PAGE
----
This course explores the fundamental aspects of the natural world knowable to philosophy and science, including a discussion of the methodology and limits of the scientific and philosophical methods.

Summative Evaluation

ENG 891: Academic Research, Design, and Writing Buttjer and Van Slyke
This course walks through the process for producing quality academic research papers, beginning with topic selection, research, and writing. The course culminates in the production of an academic research paper.

Master of Arts in Theology

New Students, please note that the first course you must take in the program is PHS 607 Philosophy for Theologians. You may take any core course at the same time.

Intercultural Study Tours

Spain [click here for details]

CHH 630 Spanish Mysticism in the Context of Spanish History and Culture Olsen and Soto
This course explores Spanish Mysticism in the lives and writings of St. Teresa of Jesus and St. John of the Cross. Students will spend the first part of the course reading and preparing for a four- week study in Avila, Spain, where they will develop an appreciation for the cultural context of Spanish mysticism through excursions to key historic, cultural and religious sites.
SAS 651 Synoptic Gospels Soto
This course explores the stylistic and literary characteristics of Matthew, Mark, and Luke. Students study the Synoptic Gospels’ theological, spiritual, and historical background.

Co-Requisite Courses Offered

PHS 607: Philosophy for Theologians Mullady
This course teaches basic philosophy, which is at the basis of the theology of the Catholic Church, for graduate students. This material is necessary to understand the terminology used in Catholic theology.
DTH 600 Introduction to Theology Mullady
This course explains why modern European ideas both within and outside the Catholic Church have led to the conclusion that faith is contrary to reason; examines the relationship of theology, the science of faith, to reason, emphasizing why theology is the queen of the sciences identifying its nature and method; and shows the nature of the act of faith itself and how it relates to other kinds of human knowledge.

Courses Offered by Concentration

Apologetics

APO 512 Apologetics Madrid
This course introduces the student to the art of fulfilling this biblical mandate to cogently and convincingly explain and defend Christian truth, and focuses on the “what” and “how” of apologetics to present a compelling defense of the Faith.
APO 620 Evolution and Catholic Thought Sparling
This course explores the theory of evolution and sources of Catholic teaching regarding whether evolution is an ‘acceptable’ concept within the Church.
APO 652 The New Atheism Mahfood/Sparling
This course focuses on the nature of the New Atheism and the attempt it is making to secure political power in its assault against the faith.
PAS 531 Theology of Social Media Olsen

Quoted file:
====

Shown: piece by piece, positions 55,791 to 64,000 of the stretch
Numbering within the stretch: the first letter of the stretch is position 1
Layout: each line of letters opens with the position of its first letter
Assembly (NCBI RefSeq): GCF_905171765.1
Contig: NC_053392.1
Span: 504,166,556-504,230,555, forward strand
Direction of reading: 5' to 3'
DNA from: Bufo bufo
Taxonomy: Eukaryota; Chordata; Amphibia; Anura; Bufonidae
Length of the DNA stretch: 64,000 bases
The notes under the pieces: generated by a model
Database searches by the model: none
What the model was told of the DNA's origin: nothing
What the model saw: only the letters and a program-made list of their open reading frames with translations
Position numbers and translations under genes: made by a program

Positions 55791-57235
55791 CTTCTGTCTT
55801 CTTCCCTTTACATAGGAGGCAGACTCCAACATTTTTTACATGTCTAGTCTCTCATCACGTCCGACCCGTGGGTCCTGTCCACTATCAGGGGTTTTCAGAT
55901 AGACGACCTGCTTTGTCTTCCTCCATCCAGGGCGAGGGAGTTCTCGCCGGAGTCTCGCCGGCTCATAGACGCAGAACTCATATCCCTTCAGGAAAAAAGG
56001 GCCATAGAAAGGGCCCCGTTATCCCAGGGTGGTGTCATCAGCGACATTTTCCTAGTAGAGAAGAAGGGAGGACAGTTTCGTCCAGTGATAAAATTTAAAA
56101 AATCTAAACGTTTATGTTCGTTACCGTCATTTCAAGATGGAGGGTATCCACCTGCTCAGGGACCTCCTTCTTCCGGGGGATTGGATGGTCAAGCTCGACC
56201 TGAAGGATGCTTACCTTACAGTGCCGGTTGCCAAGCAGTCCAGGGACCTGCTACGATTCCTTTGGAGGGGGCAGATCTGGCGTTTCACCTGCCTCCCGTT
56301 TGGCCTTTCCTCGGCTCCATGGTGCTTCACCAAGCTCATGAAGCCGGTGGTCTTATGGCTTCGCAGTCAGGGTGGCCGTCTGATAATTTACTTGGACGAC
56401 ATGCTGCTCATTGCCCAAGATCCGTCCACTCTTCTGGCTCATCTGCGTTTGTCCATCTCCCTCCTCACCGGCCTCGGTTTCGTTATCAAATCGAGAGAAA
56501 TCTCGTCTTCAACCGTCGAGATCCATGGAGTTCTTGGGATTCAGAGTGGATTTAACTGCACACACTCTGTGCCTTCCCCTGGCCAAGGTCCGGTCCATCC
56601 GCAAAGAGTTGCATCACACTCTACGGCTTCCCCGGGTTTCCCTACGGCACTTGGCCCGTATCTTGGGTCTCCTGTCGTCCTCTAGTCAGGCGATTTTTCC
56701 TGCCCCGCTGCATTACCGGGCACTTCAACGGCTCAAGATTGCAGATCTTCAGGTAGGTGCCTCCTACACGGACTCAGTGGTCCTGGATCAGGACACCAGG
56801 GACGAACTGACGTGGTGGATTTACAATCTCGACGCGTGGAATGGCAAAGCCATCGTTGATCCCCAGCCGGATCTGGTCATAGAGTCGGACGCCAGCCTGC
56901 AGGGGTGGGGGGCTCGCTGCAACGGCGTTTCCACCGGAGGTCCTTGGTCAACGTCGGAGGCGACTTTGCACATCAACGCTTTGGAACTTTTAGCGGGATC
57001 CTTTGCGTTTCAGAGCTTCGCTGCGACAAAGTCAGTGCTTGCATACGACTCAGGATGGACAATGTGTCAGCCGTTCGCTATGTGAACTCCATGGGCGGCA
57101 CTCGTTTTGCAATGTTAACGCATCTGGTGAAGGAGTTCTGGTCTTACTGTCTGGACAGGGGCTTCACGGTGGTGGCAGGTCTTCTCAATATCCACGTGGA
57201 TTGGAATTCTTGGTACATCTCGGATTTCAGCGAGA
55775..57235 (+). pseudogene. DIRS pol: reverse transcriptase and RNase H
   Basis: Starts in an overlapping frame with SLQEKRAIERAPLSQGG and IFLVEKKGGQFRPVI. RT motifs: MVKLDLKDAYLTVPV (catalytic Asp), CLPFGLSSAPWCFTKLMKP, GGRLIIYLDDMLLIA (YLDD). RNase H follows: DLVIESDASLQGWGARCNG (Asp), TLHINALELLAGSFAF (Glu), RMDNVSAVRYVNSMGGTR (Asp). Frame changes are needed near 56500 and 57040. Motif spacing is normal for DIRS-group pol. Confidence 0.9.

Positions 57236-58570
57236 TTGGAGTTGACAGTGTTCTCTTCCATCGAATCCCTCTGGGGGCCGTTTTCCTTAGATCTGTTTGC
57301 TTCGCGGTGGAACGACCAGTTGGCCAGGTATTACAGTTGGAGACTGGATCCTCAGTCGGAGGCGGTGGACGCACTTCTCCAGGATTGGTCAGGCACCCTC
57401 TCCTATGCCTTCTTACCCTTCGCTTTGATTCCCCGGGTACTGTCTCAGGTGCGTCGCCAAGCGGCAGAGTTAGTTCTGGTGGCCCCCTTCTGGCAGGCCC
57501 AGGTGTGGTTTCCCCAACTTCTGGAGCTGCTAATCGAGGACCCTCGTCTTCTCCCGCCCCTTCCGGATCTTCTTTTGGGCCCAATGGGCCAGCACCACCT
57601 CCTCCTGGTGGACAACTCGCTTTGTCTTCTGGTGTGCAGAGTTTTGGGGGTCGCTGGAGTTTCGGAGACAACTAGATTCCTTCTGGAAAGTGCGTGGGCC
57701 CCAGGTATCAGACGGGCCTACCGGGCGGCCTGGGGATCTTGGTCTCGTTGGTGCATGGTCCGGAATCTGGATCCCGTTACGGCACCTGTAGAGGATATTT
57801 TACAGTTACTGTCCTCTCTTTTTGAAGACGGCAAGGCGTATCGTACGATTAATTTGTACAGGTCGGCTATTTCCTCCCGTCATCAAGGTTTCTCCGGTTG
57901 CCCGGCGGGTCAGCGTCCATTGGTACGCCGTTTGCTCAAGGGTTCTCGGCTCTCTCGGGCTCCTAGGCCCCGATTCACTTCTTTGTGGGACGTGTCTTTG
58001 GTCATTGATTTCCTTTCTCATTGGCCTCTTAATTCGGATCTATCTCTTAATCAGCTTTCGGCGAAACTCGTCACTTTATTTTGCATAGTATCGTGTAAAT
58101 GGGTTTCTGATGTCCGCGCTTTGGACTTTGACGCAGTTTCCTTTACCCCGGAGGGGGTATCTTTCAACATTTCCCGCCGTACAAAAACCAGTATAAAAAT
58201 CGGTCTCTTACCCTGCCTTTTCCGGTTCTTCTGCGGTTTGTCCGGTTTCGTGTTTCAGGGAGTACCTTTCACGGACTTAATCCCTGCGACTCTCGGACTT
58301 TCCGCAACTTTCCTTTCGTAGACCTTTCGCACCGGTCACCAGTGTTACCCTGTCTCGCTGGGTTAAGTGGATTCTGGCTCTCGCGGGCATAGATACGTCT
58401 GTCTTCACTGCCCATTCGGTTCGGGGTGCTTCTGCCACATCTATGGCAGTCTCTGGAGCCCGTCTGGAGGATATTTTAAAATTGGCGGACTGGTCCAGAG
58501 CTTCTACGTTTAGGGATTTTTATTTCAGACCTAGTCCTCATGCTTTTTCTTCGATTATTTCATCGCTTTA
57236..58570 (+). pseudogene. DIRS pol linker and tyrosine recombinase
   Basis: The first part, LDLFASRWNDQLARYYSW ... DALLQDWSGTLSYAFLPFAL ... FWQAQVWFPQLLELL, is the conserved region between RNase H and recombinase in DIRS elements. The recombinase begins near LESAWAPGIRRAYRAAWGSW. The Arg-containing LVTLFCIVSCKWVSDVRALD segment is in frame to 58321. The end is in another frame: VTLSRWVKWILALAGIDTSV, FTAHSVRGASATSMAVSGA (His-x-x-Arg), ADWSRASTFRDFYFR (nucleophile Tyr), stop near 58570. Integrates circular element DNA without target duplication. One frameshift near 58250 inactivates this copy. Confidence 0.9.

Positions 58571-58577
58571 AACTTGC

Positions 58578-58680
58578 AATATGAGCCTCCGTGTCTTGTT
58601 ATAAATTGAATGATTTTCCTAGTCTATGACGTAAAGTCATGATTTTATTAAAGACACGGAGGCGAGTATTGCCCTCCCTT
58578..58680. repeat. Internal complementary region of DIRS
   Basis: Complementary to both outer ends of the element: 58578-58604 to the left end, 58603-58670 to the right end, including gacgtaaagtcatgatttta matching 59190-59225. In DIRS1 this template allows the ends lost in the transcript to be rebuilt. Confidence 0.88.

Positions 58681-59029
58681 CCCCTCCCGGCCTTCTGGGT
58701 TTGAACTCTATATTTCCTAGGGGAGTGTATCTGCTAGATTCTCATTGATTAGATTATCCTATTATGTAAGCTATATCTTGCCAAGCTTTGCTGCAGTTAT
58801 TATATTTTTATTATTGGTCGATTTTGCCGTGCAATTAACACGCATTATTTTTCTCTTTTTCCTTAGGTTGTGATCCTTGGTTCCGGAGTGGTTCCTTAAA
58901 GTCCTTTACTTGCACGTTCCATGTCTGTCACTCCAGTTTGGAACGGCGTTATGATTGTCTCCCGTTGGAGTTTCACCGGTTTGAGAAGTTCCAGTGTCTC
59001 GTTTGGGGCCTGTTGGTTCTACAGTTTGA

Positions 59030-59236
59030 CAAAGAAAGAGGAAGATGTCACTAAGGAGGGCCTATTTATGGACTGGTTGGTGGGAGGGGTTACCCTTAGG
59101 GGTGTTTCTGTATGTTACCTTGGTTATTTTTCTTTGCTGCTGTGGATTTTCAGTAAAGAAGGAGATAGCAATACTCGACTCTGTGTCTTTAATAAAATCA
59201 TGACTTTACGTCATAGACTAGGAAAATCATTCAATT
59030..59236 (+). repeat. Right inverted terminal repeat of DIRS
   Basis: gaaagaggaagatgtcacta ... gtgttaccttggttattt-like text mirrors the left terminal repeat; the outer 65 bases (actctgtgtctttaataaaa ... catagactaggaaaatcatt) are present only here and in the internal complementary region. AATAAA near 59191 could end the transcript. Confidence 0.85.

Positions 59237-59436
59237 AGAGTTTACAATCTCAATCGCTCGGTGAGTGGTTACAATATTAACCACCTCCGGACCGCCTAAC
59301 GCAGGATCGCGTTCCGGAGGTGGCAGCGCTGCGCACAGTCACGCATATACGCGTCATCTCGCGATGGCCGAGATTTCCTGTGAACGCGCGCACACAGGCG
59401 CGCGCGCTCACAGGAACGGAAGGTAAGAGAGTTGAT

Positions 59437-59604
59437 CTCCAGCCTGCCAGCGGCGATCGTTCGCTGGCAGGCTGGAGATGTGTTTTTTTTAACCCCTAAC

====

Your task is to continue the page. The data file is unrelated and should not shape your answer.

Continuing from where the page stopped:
This course explores the history, trends, and issues related to the Catholic Church and its use of media for social communications. Students discuss how media is “social” and how this can be used to “introduce people to the life of the Church and help our contemporaries to discover the face of Christ” (Pope Benedict XVI, Message for 44th World Communications Day, 2010).

Bioethics

BIE 625: Catholic Bioethics Babarsky and Toolin-Wilson
This interdisciplinary course prepares students for pastoral service through an intensive review of the teachings of the Catholic Church regarding the sanctity and dignity of human life from the moment of conception until natural death. Topics include the most challenging and difficult moral and medical issues in the field of contemporary bioethics.
BIE 661 Theology and Biotechnology for Ethicists H. & L. Frieboes [Per the Kentucky State Office of Higher Education, residents of Kentucky may not take this course]
This course studies the basic biological principles related to ethical issues such as in vitro fertilization and other reproductive technologies, embryonic and adult stem cells, artificial contraception, and genetic engineering from the standpoint of the Catholic faith.

Church History

CHH 672 St Teresa of Avila Olsen
This course explores the life, writings and spirituality of St. Teresa of Avila. Teresa’s method of prayer and her reform of the Carmelite way of life to foster closeness with God are emphasized. Her writings, The Book of Her Life, The Way of Perfection and The Interior Castle, are studied.
CHH 707 Church History Church History to 1400 Kucer
This course surveys the first fourteen centuries of the Church, studying the major forces, events and persons shaping the growth and development of Christianity in the East and West. 

Dogmatic Theology

DTH 645 Nature and Grace Mullady
This course examines the natural desire to see God; the controversy over the desire to see God; the state of human nature; the nature of the law; the new law of Christ – sanctifying grace; and the nature, necessity and effects of sanctifying grace.
DTH 731: One and Triune God Toolin-Wilson
This course studies God, One and Three. It considers the divine nature and the trinity of persons in God, attending particularly to the theology of St. Augustine, of St. Thomas Aquinas, and of the contemporary Church.
DTH 751: Christology Toolin-Wilson